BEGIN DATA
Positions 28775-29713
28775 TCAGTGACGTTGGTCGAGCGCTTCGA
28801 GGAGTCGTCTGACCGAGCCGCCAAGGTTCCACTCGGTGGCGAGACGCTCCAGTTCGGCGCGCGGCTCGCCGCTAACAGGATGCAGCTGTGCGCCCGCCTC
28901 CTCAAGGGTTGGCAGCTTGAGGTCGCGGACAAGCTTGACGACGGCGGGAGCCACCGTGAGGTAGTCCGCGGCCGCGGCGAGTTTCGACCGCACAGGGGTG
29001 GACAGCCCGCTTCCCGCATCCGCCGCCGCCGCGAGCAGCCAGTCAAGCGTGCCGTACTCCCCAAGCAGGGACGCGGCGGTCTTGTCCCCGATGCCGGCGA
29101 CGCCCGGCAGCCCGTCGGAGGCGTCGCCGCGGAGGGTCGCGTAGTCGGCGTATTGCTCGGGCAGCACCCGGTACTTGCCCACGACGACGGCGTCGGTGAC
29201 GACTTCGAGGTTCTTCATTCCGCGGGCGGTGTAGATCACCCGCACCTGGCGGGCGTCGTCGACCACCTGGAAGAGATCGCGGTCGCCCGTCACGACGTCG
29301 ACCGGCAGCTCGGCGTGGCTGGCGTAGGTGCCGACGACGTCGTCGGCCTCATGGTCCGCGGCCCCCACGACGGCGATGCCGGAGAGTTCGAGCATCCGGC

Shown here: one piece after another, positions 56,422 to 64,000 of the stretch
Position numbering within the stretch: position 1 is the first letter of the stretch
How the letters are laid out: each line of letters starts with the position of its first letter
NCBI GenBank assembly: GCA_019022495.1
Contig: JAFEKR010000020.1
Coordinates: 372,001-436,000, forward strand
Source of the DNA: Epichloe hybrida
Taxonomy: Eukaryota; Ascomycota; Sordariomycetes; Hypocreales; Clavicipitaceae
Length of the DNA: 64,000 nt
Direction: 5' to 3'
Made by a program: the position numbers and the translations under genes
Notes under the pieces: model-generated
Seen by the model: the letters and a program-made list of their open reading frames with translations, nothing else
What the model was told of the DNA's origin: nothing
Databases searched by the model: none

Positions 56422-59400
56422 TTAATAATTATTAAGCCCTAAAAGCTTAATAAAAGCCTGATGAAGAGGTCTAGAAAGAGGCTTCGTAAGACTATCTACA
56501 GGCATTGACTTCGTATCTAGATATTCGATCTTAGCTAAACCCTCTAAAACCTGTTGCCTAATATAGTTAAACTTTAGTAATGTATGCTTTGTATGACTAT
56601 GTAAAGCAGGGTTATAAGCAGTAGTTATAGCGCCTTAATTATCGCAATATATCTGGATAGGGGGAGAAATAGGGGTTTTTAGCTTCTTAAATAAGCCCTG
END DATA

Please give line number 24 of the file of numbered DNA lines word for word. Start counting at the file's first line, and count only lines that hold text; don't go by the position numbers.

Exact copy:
Positions 56422-59400